Basic OpenHTTPd Configuration

OpenHTTPd is a light-weight web server developed by the OpenBSD dev team.



  1. Lean: Small, no plugins
  2. Clean code
  3. Secure: Strict validity checking, privilege separation, strong cryptography
  4. Fast
  5. Easy to configure with good manpage documentation

Docs and references

You'll want to consult the httpd and httpd.conf man pages. Httpd and Relayd Mastery also contains many helpful examples.


NOTE: You must replace with your own domain

Copy the example file in /etc/examples/httpd.conf :

$ doas cp /etc/examples/httpd.conf /etc/httpd.conf

Edit /etc/httpd.conf :

server "" {
       listen on * port 80
       location "/.well-known/acme-challenge/*" {
               root "/acme"
               request strip 2
       location * {
                 block return 302 "https://$HTTP_HOST$REQUEST_URI"

Replace to your actual hostname. On other web servers, this might be known as the virtual host.

listen on tells the web server to listen on all IPs on port 80.

The first location block in lines 3-6 responds to verification requests according to the ACME protocol. For any request that begins with, httpd will look for the documents in the new root /acme. Since openhttpd chroots to /var/www by default, the document root is actually /var/www/acme/. The directive request strip 2 tells openhttpd to search in /var/www/acme/ and not /var/www/acme/.well-known/acme-challenge/.

The second location block in lines 7-9 tell the web server to respond with HTTP 302 for all other requests. An HTTP 302 response forwards the web browser to a new URL address. Any user that connects to your web server using port 80, except for ACME verification, will be forwarded to use TLS on port 443 instead.

This second location block is suggested by the OpenBSD team, but for accessibility reasons, we recommend removing the second location block.

To allow plaintext requests on port 80, your conf file should now look like this:

server "" {
       listen on * port 80
       location "/.well-known/acme-challenge/*" {
               root "/acme"
               request strip 2

Note: You must have a server block listening on port 80. Do not delete this block or else acme-client will not work. The web server needs the listener block on port 80 for ACME protocol verification.

The block for TLS on port 443 should be commented out until after you have requested TLS certs.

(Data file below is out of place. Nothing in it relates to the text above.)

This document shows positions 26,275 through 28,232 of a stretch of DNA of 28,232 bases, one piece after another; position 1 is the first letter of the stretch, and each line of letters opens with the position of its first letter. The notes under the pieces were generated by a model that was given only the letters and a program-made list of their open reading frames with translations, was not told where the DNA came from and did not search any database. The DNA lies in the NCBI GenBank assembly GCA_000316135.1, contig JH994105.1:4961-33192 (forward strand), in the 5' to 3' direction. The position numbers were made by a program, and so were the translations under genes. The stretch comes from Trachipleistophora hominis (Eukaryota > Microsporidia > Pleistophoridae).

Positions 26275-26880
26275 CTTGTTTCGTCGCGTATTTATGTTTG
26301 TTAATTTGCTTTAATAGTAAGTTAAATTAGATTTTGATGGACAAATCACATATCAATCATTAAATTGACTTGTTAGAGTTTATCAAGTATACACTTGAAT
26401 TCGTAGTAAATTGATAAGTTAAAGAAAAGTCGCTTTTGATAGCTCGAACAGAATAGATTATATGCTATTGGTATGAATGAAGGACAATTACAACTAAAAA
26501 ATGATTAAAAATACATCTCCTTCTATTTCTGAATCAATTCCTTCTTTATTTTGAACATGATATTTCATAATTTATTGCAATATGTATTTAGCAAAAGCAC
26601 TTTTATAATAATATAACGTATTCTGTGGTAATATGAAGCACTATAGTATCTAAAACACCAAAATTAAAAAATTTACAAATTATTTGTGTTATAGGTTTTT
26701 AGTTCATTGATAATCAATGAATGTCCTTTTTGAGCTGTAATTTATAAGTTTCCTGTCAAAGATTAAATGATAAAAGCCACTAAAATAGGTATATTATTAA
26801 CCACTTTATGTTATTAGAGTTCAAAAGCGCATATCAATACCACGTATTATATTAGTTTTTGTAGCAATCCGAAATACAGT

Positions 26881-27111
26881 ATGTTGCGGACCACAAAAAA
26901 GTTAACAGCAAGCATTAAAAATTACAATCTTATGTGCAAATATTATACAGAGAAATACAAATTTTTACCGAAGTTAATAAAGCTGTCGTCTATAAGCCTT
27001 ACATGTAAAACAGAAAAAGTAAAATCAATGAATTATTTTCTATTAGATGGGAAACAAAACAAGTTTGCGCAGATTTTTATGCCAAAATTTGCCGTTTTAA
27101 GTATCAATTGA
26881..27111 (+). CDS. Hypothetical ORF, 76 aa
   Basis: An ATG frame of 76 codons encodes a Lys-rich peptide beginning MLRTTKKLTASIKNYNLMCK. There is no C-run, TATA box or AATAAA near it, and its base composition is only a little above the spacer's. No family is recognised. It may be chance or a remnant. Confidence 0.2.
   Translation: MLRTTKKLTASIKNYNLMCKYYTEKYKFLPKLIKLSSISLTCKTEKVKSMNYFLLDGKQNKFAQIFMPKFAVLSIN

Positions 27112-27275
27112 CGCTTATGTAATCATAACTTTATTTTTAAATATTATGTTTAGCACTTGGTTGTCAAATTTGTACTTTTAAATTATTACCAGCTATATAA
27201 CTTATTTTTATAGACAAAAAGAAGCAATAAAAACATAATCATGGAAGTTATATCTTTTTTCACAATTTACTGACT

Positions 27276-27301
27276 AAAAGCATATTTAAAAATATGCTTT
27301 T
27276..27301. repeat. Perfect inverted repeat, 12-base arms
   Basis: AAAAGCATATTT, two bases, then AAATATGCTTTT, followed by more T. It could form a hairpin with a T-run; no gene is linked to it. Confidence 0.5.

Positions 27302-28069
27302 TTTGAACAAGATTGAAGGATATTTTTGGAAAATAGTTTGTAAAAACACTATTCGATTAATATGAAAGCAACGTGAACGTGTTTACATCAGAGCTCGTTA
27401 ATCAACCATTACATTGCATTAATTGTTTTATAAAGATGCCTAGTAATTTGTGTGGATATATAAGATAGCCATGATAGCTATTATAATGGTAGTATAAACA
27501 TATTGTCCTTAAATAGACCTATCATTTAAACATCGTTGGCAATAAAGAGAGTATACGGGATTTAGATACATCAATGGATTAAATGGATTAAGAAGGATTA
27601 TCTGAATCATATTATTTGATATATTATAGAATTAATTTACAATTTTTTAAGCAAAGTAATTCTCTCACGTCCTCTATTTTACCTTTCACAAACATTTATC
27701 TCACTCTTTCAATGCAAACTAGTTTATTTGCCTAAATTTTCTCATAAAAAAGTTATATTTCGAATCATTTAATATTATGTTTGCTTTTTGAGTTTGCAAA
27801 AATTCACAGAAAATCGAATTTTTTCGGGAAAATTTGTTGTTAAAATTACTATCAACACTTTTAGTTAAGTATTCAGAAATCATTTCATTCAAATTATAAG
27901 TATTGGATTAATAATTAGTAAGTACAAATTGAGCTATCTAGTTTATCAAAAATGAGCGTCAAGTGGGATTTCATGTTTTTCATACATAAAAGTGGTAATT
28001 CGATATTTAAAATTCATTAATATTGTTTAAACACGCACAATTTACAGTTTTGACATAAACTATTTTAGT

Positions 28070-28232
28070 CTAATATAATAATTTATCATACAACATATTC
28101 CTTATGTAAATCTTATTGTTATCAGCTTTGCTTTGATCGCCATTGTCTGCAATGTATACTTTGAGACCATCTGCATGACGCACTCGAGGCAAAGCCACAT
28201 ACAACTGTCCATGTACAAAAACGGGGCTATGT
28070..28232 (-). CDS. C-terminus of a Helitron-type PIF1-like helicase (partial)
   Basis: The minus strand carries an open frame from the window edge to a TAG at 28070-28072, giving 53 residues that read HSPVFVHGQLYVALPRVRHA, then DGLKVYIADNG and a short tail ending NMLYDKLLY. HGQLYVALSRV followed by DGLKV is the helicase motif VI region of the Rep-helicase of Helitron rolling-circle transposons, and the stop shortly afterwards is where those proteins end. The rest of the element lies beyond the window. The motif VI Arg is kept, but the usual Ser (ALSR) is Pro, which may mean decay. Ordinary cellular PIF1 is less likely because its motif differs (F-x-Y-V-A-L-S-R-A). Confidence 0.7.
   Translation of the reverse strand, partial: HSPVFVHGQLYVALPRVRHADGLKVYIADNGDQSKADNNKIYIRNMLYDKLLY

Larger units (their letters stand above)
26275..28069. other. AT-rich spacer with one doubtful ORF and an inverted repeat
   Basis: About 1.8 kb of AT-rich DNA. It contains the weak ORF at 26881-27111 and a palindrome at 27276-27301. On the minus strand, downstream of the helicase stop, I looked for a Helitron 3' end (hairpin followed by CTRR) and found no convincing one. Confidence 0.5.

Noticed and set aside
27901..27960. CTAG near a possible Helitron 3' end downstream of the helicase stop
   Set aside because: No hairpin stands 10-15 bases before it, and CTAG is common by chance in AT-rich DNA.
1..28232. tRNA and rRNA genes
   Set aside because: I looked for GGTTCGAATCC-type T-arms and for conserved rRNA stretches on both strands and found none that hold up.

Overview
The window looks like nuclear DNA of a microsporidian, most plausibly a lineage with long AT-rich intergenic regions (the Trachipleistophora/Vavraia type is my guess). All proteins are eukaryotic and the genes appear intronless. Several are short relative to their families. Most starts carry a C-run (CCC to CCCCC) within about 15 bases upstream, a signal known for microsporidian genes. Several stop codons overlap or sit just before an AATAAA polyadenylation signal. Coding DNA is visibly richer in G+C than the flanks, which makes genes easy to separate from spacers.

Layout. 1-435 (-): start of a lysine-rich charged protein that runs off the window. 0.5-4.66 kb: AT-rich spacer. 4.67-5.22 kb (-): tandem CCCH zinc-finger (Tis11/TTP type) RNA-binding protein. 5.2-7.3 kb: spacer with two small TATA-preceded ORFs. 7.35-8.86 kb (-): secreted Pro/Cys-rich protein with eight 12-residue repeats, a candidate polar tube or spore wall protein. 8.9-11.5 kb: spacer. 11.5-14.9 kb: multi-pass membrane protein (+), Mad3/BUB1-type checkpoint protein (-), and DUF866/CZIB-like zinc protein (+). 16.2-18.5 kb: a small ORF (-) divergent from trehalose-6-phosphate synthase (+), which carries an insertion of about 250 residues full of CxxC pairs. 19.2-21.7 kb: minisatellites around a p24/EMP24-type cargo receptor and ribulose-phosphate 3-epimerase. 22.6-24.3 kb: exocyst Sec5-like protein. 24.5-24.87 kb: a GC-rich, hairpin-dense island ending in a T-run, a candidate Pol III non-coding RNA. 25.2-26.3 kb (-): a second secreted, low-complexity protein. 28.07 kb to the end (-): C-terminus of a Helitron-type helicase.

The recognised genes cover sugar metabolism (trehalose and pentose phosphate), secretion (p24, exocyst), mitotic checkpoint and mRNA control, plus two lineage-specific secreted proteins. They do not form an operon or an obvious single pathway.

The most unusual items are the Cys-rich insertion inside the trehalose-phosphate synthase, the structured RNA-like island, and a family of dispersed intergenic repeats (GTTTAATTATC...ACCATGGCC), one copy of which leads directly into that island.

#server "" {
#        listen on * tls port 443
#        tls {
#                certificate "/etc/ssl/"
#                key "/etc/ssl/private/"
#        }
#        location "/pub/*" {
#                directory auto index
#        }
#        location "/.well-known/acme-challenge/*" {
#                root "/acme"
#                request strip 2
#        }

Make sure to replace every instance of with your real hostname, then check that your configuration is valid:

$ doas httpd -n

Starting the server

$ doas rcctl enable httpd
$ doas rcctl start httpd


Let's test to see if the web server is working on port 80. This test should be run on some other computer besides your web server (your home PC or phone is fine). Let's use telnet:

$ telnet 80
GET /index.html HTTP/1.1

You should a response similar to the one below:

HTTP/1.0 302 Found
Date: Tue, 23 Feb 2021 14:01:28 GMT
OpenBSD httpd
Connection: close
Content-Type: text/html
Content-Length: 486

<!DOCTYPE html>
<meta charset="utf-8"> 
<title>302 Found</title>
<style type="text/css"><!--
body { background-color: white; color: black; font-family: 'Comic Sans MS', 'Chalkboard SE', 'Comic Neue', sans-serif; }
hr { border: 0; border-bottom: 1px dashed; }
@media (prefers-color-scheme: dark) {
body { background-color: #1E1F21; color: #EEEFF1; }
a { color: #BAD7FF; }
<h1>302 Found</h1>
<address>OpenBSD httpd</address>
Connection closed by foreign host.


If you were unable to establish the connection above, it may be because your firewall is blocking port 80.

You can ensure pf allows incoming http connections by putting this line into /etc/pf.conf:

pass in quick proto tcp to port {http https}

Then, reload the pf rulesets:

$ doas pfctl -f /etc/pf.conf

Adding TLS

Next, you'll want to request an SSL cert using acme-client. Then, you'll want to add TLS to openhttpd.